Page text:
Mardini said Van Norman did not come to him directly to ask about the key situation. Mardini said it could have been handled differently and was told that this incident led to his firing.

Mardini said he allows one of his players to open the gym and setup before each practice. He said the player would leave the key on the whiteboard, and he would grab it when he arrived at the start of practice.

Mardini said the reasoning behind his termination was unreasonable. Also, he said he has similar feelings regarding the reason why former Football Interim Head Coach Jason Sabolic was let go.

Sabolic was fired for decorum violations, and administration have yet to comment further on the matter.

Mardini said based on conversations with Van Norman, he predicted that the working relationship wouldn’t last. He said the “incompetence” and the “unprofessionalism” of the administration was too much to deal with.

Dixon-Peters,  Kathleen Burke, college president, and Fernando Oleas, teacher union rep. have been contacted via email for comment, but have not responded.

Mardini’s replacement has not been announced. The story will be updated as more information becomes available.

Updated at 6:35 p.m. on Dec. 19.

Vice President of Administrative Services Rolf Schleicher responded via email.

Schleicher said he was unaware of the specific circumstances regarding Mardini’s employment as the head volleyball coach. However, Schleicher said there had been previous financial discrepancies within the Athletics Department.

“I do know in the past my division did have fiscal internal control issues with the Athletics Department overall, and we provided extensive training to the managers and coaches through AVP Larry Kraus and Bruce Rosky to curb potential cash and check irregularity issues,” Schleicher said in the email.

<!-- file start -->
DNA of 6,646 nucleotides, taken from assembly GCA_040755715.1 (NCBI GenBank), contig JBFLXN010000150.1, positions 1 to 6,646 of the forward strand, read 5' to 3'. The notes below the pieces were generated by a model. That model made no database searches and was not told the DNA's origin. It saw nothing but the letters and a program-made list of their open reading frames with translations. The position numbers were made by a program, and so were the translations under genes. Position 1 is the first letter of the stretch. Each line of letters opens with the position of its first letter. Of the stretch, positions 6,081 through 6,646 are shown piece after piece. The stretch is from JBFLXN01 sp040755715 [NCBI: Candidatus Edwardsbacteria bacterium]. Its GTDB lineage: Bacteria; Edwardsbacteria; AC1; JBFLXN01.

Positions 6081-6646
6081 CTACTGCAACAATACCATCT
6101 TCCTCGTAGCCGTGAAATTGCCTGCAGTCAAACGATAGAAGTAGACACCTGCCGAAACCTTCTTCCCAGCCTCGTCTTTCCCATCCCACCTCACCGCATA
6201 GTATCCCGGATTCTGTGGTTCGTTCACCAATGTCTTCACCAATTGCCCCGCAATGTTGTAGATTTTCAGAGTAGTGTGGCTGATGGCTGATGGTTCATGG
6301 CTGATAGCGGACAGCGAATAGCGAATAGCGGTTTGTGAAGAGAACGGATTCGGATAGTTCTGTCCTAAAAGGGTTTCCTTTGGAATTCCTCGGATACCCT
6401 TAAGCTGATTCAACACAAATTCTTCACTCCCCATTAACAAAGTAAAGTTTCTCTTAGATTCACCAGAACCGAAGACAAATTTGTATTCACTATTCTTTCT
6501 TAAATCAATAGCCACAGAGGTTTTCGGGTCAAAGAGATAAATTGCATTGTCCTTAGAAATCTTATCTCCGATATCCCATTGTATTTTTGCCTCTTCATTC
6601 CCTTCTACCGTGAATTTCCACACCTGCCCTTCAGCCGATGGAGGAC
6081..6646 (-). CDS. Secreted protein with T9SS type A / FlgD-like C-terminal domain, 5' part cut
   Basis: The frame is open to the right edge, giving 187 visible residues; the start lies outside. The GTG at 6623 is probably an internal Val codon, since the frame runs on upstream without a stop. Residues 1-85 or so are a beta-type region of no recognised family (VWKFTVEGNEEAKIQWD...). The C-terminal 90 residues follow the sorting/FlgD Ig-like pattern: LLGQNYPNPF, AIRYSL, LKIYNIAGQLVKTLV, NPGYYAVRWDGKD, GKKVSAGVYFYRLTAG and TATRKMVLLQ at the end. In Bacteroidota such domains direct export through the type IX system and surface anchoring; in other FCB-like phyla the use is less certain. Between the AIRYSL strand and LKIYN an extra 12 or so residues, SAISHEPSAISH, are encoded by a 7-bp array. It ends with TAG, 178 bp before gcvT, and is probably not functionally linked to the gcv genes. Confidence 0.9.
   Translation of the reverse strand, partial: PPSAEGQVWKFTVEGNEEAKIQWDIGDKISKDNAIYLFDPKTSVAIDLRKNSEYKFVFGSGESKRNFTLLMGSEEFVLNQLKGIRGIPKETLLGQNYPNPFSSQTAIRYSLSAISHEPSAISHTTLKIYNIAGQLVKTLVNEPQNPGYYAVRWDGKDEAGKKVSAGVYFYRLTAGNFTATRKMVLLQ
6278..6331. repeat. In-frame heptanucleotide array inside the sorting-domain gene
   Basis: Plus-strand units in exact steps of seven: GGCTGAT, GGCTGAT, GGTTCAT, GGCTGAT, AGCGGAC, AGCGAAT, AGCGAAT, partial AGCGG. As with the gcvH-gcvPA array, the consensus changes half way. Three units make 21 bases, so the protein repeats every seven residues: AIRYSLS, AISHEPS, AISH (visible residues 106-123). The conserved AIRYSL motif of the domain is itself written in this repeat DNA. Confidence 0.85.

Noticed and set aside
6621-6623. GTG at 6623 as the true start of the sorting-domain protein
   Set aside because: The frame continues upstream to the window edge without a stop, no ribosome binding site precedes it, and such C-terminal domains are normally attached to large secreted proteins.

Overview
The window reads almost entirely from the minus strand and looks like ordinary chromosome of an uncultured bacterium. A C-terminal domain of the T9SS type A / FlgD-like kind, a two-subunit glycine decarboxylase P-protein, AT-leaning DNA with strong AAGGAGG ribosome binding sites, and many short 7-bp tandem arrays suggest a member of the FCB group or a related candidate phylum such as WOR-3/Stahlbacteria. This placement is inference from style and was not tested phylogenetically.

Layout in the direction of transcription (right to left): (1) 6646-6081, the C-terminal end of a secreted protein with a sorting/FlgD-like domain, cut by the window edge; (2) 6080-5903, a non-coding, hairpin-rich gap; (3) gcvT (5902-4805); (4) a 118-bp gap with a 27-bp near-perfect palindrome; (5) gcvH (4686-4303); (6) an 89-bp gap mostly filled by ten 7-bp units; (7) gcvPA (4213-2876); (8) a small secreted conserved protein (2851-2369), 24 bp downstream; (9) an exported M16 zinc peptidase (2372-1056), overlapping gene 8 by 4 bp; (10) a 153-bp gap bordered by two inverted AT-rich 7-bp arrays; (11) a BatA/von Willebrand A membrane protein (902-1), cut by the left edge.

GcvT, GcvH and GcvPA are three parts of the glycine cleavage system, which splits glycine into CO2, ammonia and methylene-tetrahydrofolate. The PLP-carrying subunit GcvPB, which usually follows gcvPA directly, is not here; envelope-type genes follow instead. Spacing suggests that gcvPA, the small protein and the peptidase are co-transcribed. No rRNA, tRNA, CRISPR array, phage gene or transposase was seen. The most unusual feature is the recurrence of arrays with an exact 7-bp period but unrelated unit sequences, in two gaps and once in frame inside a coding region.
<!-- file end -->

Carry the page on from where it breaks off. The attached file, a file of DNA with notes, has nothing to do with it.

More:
Schleicher said he doesn’t know if previous events have any effect on the current situation.

“Cash management, especially as it relates to potential conflicts of interest, are auditable issues that the college and district take very seriously,” Schleicher said.

An attempt was made to reach Burke and Dixon-Peters for comment, but Schleicher said they had been out of the office at the time of the initial request for information.

According to automated email responses from their respective offices, Burke is scheduled to return to her office Jan. 8, and Dixon-Peters is scheduled to return to his office on Jan. 2.

UPDATE at 11:41 a.m. on Feb. 5

Athletic Director Moriah Van Norman said she had no comment about the situation.

Continued updates to the story will follow as new information is provided.

Updated at 9:36 a.m. on June 1

Nabil Mardini responds to comments made in the story.


To read more on the firing of Sabolic click here:

Coaching shakeup

To read more on Mardini’s hall of fame induction click here:

Pierce College Athletic Hall of Fame induction ceremony

To listen to the documentary on women’s volleyball click here:

Pierce College Women’s Volleyball

The Roundup is the student-run news outlet at Pierce College in Woodland Hills, Calif.